There are likewise seven articles concerning the humanity of Christ, of which the first refers to the incarnation, or the conception of Christ, the second to his virgin birth, the third to his passion, death, and burial, the fourth to his descent into hell, the fifth to his resurrection, the sixth to his ascension, and the seventh to his coming in judgment. There are thus fourteen articles in all.
Some, however, distinguish twelve articles of faith, six pertaining to the Godhead, and six pertaining to the humanity. They combine the three articles on the three Persons into one, on the ground that our knowledge of the three Persons is the same. They divide the article on the work of glorification into two, which refer respectively to the resurrection of the body and to the glory of the soul. They similarly combine into one the articles on the conception and on the nativity.235
On the first point: by faith we hold many things concerning God which the philosophers have been unable to discover by natural reason, such as the providence and omnipotence of God, and that God alone is to be worshipped. These are all contained in the article on the unity of God.
On the second point: as we said in Pt. I, Q. 13, Art. 8, the very name “Godhead” implies providence of some kind. Further, in intellectual beings, power does not operate otherwise than in accordance with will and knowledge. Hence the omnipotence of God in a manner includes both knowledge and providence in relation to all things. For God could not do all that he wills among lower creatures, did he not both know them and care for them.
On the third point: in respect of the unity of their essence, we have but one knowledge of the Father, of the Son, and of the Holy Spirit, and the first article refers to it. With regard to the distinction of the persons, which is according to their relations of origin, knowledge of the Son is in a manner included in knowledge of the Father. For God would not be Father unless he had a Son, the Holy Spirit being the bond which unites them. Those who formulated one article on the three Persons were therefore well guided. Three articles can nevertheless be formulated on the three Persons, since there are points which must be observed concerning each of them, and about which error is possible. Arius indeed believed in the Father Almighty and Eternal, but he did not believe that the Son is coequal and consubstantial with the Father. It was therefore necessary to add an article on the Person of the Son, to settle this point. For the same reason, it was necessary to include a third article on the Person of the Holy Spirit, in view of Macedonius. Similarly, the conception and nativity of Christ may be comprehended in one article, and likewise the resurrection and eternal life, on the ground that they are ordained to the same end. But they may also be distinguished, on the ground that each has its own special difficulty.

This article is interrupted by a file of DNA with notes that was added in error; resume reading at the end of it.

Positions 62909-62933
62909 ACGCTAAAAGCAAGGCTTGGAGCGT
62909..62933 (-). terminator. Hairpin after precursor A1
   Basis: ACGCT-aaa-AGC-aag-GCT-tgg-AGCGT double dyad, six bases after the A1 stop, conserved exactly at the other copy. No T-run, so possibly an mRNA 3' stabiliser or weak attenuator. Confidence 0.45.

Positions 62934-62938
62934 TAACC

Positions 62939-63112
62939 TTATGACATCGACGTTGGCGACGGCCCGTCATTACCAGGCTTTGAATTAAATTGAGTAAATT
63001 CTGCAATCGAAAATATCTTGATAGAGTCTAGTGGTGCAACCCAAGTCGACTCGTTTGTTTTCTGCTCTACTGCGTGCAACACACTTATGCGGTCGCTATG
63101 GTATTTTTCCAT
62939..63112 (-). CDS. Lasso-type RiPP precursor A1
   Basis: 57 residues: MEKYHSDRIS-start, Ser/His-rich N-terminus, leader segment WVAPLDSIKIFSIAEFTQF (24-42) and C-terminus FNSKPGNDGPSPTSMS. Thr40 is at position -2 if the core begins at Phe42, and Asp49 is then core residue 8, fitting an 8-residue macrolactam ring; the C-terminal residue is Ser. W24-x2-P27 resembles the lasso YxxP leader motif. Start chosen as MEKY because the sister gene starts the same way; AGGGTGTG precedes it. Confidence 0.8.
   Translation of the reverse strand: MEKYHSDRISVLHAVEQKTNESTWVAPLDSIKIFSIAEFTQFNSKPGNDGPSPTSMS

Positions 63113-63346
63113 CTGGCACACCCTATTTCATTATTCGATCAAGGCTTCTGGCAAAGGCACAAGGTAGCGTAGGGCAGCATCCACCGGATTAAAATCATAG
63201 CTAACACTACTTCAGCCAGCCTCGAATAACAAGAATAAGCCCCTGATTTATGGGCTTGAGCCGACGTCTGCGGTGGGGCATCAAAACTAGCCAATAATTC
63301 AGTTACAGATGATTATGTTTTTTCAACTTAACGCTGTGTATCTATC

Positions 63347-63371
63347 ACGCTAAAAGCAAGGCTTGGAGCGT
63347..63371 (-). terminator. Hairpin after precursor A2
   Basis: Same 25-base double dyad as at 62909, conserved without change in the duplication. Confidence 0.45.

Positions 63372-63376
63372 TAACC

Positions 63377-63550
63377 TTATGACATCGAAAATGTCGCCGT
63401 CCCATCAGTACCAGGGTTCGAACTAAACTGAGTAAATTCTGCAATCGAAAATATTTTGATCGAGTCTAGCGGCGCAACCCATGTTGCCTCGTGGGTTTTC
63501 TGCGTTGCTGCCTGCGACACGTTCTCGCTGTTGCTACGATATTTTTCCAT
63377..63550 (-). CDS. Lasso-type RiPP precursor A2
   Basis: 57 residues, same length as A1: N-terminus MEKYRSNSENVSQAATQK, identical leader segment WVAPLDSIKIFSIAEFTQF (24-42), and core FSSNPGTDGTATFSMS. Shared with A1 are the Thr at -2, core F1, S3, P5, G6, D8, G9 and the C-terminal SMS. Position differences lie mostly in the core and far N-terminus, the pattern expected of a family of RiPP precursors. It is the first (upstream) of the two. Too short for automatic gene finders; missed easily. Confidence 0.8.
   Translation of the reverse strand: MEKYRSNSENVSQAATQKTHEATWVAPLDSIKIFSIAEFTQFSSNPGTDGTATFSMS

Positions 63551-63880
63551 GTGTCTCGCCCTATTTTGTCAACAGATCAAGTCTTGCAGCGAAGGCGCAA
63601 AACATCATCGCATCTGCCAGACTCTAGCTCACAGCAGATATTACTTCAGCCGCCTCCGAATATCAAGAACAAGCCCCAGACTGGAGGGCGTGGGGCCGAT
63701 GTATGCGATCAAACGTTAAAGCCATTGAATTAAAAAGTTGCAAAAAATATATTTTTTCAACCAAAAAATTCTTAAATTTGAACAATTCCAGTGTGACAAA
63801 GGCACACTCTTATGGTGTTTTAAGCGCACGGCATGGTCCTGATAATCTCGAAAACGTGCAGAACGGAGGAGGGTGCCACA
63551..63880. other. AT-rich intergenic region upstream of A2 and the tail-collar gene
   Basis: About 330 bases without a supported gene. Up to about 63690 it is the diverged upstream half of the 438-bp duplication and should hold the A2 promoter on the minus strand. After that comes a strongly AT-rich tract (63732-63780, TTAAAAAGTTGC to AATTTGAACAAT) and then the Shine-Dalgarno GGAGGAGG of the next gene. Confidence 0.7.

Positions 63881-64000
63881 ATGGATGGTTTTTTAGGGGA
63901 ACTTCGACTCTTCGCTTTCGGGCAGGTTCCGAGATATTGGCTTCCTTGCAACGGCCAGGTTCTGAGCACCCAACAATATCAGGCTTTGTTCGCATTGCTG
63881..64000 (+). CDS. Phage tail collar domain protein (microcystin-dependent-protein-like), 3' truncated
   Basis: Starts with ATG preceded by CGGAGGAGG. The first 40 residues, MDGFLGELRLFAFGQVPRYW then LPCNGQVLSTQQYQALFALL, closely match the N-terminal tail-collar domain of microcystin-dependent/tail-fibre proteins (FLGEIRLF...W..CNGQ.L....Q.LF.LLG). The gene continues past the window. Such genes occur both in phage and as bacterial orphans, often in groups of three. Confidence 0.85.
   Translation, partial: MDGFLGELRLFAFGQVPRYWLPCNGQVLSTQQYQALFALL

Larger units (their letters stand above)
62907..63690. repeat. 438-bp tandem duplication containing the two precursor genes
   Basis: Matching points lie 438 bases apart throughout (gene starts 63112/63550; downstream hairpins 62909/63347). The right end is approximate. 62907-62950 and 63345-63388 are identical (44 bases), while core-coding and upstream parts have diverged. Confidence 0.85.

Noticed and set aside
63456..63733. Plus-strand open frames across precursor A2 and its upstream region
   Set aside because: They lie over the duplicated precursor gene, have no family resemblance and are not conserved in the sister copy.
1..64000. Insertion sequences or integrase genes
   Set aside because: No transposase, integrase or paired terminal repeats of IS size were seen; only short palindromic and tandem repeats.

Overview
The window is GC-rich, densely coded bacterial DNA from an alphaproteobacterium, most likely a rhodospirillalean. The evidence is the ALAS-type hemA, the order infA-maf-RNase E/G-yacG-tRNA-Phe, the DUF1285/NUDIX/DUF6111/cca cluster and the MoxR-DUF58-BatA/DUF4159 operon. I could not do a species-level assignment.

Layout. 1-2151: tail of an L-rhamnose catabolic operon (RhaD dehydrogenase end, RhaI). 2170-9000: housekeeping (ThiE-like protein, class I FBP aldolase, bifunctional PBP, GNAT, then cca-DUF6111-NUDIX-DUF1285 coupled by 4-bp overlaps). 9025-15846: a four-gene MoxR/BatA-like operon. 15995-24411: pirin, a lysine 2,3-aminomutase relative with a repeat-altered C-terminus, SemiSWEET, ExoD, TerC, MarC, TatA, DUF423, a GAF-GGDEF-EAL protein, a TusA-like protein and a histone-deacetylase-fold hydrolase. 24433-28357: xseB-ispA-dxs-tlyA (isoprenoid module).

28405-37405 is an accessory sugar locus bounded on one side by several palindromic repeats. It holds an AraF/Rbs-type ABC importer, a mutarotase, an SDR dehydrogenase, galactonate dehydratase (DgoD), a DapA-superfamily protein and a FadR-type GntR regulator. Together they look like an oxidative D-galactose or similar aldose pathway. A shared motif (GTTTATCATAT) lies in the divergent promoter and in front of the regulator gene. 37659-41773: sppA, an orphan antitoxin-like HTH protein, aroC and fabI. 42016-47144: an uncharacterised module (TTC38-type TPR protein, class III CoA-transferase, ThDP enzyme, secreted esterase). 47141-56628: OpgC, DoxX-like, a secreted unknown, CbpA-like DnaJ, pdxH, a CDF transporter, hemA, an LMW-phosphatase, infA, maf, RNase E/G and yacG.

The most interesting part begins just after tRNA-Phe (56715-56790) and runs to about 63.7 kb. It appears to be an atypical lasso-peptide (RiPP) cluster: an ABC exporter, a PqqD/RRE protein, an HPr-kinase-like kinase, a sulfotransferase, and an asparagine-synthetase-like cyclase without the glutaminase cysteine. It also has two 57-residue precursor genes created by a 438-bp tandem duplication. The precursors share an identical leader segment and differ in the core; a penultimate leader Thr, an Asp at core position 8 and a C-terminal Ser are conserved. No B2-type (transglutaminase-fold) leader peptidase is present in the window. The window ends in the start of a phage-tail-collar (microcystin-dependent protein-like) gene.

On the fourth point: it pertains to the Son and to the Holy Spirit to be sent for the sanctification of creatures. Now there are several things to be believed about this. There are accordingly more articles on the Persons of the Son and the Holy Spirit than on the Person of the Father, who is never sent, as we said in Pt. I, Q. 43, Art. 4.
On the fifth point: the sanctification of a creature through grace, and its consummation in glory, are brought about by 236means of the gift of charity, which is attributed to the Holy Spirit; and also by means of the gift of wisdom, which is attributed to the Son. Hence either work pertains both to the Son and to the Holy Spirit, being attributable to each for a different reason.
On the sixth point: there are two points to consider about the sacrament of the Eucharist. One is that it is a sacrament. As such, it has the same nature as other effects of sanctifying grace. The other point is that the body of Christ is miraculously contained therein. This is included under omnipotence, just as all other miracles are attributed to omnipotence.